A New Horizon for the Korean Coming-of-Age Novel: Anchovy by Kim Joo-Young

  • onNovember 9, 2014
  • Vol.10 Winter 2010
  • byQuan Helv
鳀鱼 (Anchovy)
Tr. Quan Helv

I teach at a university in China, with a degree in Korean Literature. It follows, naturally, that I should take part in promoting Korean literature in China. I am truly grateful for the opportunity I have been given to do so through the translation grant program of the Korean Literature Translation Institute.

While studying literature in Korea, I encountered many authors indirectly through their work. As I was merely a student at the time, direct encounters with authors in most cases seemed only a remote possibility. Upon returning to China, I came across a chance to participate in a Chinese-Korean writers’ conference hosted by Paradise Culture Foundation, as a translator and simultaneous interpreter. Thus, I was fortunate enough to meet Korean writers I had admired as a student, and to meet Director Kim Joo-Young of Paradise Culture Foundation, himself a novelist, who gives continued support to the Chinese-Korean writers’ conference. At the suggestion of Nam Yeongjeon, the former director of Changbaishan—a major Korean literary journal in China—the Chinese translation of Anchovy, a novel by Kim Joo-Young, was set in motion, with myself as the translator.

Anchovy is hailed as one of the best coming-of-age novels of the day in Korea. The work is similar to A Skate Fish, a novel by the same author that was translated into Chinese before Anchovy, in that in both novels, a young narrator serves as a medium through which the author observes, feels, thinks, and speaks (from An In-Depth Reading of Kim Joo-Young).” The boy narrator of Anchovy waits for “Mother,” who has left home, just as the boy narrator of A Skate Fish waits for “Father.” The father in Anchovy talks big but with no substance, and suspects his wife and her half-brother of having an affair, despite his own extramarital affair, and sees his wife’s half-brother as a thorn in his side. It is such pettiness and malice that drives the boy’s mother away from home. The boy, with a father in name only, and with a mother who has left home, does what he can to fill up the empty space in his life. He comes to believe that the day his father recovers his dignity will be the day his mother comes home again. Through his own wisdom and means, even deceit, he brings his father and uncle to reconciliation, and calls them to participate in a boar hunt, intending to help his father regain his dignity. By fighting the boar that the father shot and missed, the boy’s uncle does all he can to help the boy’s father recover his honor as a hunter, but is unable to show up at the celebration held for them by the townspeople. The novel ends with the boy swimming freely with a school of fish that appear unexpectedly in the receeding basin where his uncle used to work, as though he now owns the basin. Anchovies, though “insignificant fish,” are “undeniable vertebrates.” The boy, too, though still a boy, has grown into the leader of a world, his uncle’s world, the receding basin (the world of the ego).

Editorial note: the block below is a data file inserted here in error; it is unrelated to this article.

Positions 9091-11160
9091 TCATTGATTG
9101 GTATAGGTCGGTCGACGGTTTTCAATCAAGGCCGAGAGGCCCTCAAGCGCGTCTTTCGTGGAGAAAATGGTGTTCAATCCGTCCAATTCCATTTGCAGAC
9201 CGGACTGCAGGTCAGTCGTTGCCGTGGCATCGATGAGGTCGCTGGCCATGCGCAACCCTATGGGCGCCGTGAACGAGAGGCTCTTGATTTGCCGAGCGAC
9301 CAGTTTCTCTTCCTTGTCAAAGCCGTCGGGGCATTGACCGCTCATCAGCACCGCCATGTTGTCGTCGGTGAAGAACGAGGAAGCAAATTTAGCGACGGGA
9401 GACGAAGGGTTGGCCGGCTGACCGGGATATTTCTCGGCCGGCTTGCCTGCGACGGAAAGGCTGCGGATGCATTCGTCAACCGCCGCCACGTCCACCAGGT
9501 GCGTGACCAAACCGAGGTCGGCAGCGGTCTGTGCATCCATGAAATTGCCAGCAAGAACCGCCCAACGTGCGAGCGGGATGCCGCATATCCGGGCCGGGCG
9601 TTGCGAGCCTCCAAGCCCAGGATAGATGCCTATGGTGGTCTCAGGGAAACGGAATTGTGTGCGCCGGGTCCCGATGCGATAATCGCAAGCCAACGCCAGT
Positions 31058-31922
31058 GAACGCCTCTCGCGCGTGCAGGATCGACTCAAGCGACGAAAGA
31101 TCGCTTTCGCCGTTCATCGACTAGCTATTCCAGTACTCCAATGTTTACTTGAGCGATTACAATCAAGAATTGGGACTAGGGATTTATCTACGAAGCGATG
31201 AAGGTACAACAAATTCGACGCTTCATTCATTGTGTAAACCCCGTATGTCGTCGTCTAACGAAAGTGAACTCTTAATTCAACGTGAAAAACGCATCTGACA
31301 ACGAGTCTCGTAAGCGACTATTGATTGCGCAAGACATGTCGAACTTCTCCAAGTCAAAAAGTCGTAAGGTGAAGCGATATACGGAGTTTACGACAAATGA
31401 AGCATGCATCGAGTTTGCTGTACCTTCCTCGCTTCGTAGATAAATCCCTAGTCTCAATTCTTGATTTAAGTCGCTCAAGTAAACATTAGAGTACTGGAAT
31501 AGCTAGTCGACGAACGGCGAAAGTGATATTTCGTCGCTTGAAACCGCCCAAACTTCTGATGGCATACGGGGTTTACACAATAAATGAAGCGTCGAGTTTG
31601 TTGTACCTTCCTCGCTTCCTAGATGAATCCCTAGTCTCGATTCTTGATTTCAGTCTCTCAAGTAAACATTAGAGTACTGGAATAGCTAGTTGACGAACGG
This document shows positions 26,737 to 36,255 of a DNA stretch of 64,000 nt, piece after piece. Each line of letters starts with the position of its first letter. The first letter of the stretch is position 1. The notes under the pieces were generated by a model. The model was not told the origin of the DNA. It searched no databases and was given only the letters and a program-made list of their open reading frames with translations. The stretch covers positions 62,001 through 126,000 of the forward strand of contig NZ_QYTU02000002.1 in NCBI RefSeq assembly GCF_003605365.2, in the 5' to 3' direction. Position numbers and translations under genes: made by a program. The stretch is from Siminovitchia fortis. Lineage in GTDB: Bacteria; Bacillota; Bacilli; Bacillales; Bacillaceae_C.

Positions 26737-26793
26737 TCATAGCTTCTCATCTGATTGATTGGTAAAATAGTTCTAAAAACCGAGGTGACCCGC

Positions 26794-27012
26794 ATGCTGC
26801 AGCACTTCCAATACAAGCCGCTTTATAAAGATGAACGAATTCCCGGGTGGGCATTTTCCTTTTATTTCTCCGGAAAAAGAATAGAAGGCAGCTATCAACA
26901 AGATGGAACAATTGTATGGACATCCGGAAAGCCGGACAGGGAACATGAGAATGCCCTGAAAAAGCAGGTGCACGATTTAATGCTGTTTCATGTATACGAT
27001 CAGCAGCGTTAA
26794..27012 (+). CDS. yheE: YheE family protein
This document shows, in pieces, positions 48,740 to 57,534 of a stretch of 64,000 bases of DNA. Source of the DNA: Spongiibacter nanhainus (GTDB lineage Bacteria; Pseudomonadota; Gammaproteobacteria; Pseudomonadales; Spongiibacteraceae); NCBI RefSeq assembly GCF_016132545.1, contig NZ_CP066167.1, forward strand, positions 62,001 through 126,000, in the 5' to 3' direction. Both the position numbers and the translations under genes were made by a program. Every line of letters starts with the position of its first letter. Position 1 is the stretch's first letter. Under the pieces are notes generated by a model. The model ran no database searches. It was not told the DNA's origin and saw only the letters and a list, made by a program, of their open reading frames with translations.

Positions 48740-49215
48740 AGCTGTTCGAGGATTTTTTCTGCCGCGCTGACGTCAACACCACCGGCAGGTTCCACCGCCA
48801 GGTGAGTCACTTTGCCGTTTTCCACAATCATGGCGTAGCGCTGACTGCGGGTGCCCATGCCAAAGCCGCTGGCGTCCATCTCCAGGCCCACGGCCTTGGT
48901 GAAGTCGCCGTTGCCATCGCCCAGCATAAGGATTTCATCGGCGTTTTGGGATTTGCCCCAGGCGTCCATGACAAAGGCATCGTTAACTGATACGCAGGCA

The advancement of Korean literature into China is part of the many exchanges between the two countries in various fields. The translation and publication of Anchovy in Chinese is a major example of such exchanges. In China, Korean pop culture, consisting mostly of Korean dramas, has gained great popularity as a part of this cultural exchange. Now is the time to go beyond the sharing of pop culture and share literature, which in fact is the fundamental source of pop culture. China seeks an understanding of the finer culture of Korea that surpasses its pop culture. With the Korean Literature Translation Institution leading the way, improvements are underway. Based on such movements, it is my hope that Korean literature will be introduced in China at a greater scale and in a more systematic way, in the near future. The time has come to go beyond a sporadic and fragmentary introduction of Korean literature and establish a freer exchange of literature between the two countries.

The smooth process of translating Anchovy has been made possible thanks to the full support of Kim Joo-Young, the author, and President Kim Joo-youn of the Korea Literature Translation Institute, as well as Jilin University Press. The author readily gave his permission for the translation, and KLTI, after an evaluation process, provided the necessary support for translation and publication of the novel. Jilin University Press, with a deep interest in the translation of Korean literature into Chinese, has given full cooperation for the publication of the work, with the active support of Jang Hyeongil, the vice president, promising a fuller and more systematic support for the translation and publication of Korean literature in China in the future. With such enthusiasm from people in the Chinese and Korean literary and publication circles, I believe that auspicious days are ahead for the advancement of Korean literature into Chinese speaking countries. 



* Quan Helv translated Anchovy into Chinese.

Author's Profile

Kim Joo-young is a novelist who began his career as a writer with the publication of “A Period of Dormancy” in 1971 in the monthly Literature magazine. His published novels are TradesmanThe Sound of ThunderA Skate Fish and GoodbyeMother; his short story collections are Winter Bird and In Search of a Bird. He is the recipient of the Korea Culture and Art Award and Yi Sang Literary Award as well as numerous other literary prizes. In 2007, he received the Eungwan Cultural medal.